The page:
Drug Rehab Centers Casper WY
Services Offered: Substance abuse treatment, Detoxification, Buprenorphine Services
Residency: Residential short-term treatment (30 days or less), Outpatient, Partial hospitalization/day treatment
Payment Accepted: Self payment, Medicaid, Medicare, Private health insurance, Military insurance (e.g., VA,TRICARE), Access to Recovery
The members of our staff are trained professionals experienced in the treatment of addictions and are committed to providing the highest quality of treatment to meet each client's specific needs.
Treatment components include group and individual therapy, access to daily mutual help meetings, educational media, lecture presentations and group discussions.
Berton Toews, M.D., our medical director, is Wyoming's only full-time addiction specialist. He is directly involved in all aspects of client care including treatment planning, education, staff supervision, and the management of medical detoxification.
Wyoming Recovery is different.
Our treatment approach is holistic, addressing the physical, emotional, and spiritual aspects of recovery.
Our treatment is individualized in intensity, duration and scheduling, with a commitment to building links to the client’s home community resources.
Our programs strongly encourage client family members to participate in treatment; Family therapy is integrated into each client's treatment plan.
Our inpatient and intensive outpatient programs are followed by aftercare for our graduates to complete a full year of therapy.
Our campus gives each client a safe and comfortable environment that nurtures serenity and assists in the recovery process.
Our facilities and treatment programs are fully accredited by the Joint Commission and licensed by the State of Wyoming.
Communication of the Addict Brain
Communication of the Addict Brain
Karla Kiecolt-BlasdellThursday, January 03, 2008
The distinction between physical dependence and addiction is separated using the term physical dependence for a narrower, older definition and the new definition of addiction. Physical dependence is mostly described as a simple cellular adaption of a substance to the body. It especially concen- trates on the neurons as the communication center and the chemical which the brain is influenced by. In contrast, addiction is known to be a complex, lifelong disease of one''s entire self.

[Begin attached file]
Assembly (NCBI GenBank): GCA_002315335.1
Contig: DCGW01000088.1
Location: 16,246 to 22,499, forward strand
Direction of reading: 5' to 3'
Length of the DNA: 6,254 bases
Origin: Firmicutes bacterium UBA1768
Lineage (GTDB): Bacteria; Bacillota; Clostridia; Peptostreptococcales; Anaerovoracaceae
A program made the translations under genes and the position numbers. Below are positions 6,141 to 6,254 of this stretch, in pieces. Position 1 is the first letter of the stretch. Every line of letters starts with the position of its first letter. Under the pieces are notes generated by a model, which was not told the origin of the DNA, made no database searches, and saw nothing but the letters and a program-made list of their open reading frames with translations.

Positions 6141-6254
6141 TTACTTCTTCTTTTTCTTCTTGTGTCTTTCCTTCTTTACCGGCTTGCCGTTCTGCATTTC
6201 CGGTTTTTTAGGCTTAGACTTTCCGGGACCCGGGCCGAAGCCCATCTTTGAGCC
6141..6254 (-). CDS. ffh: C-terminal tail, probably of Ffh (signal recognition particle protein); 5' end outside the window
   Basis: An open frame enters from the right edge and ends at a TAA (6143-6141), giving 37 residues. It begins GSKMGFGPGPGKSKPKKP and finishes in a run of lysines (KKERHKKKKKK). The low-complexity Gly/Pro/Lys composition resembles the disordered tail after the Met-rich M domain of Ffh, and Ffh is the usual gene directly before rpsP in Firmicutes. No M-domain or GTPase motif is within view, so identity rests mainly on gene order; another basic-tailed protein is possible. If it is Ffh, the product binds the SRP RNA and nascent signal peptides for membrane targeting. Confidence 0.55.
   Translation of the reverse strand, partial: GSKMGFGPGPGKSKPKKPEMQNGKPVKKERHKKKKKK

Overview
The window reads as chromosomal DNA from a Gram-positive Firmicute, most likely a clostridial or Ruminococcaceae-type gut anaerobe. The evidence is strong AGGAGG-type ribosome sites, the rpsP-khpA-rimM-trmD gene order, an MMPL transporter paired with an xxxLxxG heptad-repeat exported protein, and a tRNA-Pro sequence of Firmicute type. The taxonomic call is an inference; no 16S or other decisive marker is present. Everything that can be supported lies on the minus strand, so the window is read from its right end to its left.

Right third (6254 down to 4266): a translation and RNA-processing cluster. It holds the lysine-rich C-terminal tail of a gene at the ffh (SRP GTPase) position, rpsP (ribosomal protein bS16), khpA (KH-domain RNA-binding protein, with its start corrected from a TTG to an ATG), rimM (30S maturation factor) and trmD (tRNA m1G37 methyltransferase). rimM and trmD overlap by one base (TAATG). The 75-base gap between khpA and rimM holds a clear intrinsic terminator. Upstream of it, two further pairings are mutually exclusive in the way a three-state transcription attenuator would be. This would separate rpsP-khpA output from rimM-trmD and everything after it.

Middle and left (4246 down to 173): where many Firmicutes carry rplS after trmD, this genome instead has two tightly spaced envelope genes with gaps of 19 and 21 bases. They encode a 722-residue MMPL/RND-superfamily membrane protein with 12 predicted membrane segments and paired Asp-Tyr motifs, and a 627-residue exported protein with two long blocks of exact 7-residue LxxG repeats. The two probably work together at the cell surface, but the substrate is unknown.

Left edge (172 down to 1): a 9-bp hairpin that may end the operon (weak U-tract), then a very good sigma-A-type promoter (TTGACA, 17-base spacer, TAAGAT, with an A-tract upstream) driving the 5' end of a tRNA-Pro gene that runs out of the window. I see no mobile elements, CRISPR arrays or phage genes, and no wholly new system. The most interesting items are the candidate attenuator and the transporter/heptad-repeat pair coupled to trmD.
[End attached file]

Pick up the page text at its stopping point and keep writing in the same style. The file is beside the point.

In studying human brain activity we have learned communication and impulses are carried from one cell to another. There are billions of nerve cells in the brain. These are called neurons. Most neurons have one branch that carry impulses away from the cell body. This branch is called an axon.
The outer part of the neuron where the branching of the axon begins is called the dendrite. A single neuron may have as many as 10,000 dendrites.
The dendrites then can receive signals from the axons from thousands of different neurons. Simply breaking down how neurons work in the brain focuses on the synapse, the space in the brain where the impulses pass between the cells. The synapse is tiny and continuously active. The activity is affected by both abusive drugs and psychoactive medications. The chemicals enter the bloodstream, pass through the blood-brain barrier and become part of the chemical bath that reaches all the synapses in the brain.
Psychoactive externally supplied chemicals inhibit transmission between particular groups of axons and dendrites.
Neurons primarily serve excitatory or inhibitory roles in the brain.
Abusive drugs fit both of these categories. Amphetamines and cocaine fall into the stimulant category and are primarily excitatory, whereas, alcohol and opiates fall into the depressant category and are primarily inhibitory.
Addiction is more than a chemical reaction in the brain. It also relies on three types of behavior-affecting stimuli described by psychologists. They
are: positive reinforcement, negative reinforcement, and punishment. A good feeling is positive reinforcement, relief of a painful experience is con- sidered a negative reinforcement. The punishment is a consequence of a negative behavior. All three of these behaviors have direct application to the experience of addiction. Abused drugs directly affect the synapses in the pleasure centers of the brain. There are many activities and substances that impact the pleasure-producing neurons. When referring to addiction it principally involves two features: loss of control (unmanageable), dis- honesty (denial). Without these two features addiction cannot exist.
People who are addicted almost act as if they are hypnotized. They cannot tell you why they continue their use of drugs and alcohol despite the negative impact on their lives. Even though the loss over pleasure- driven behaviors is alw...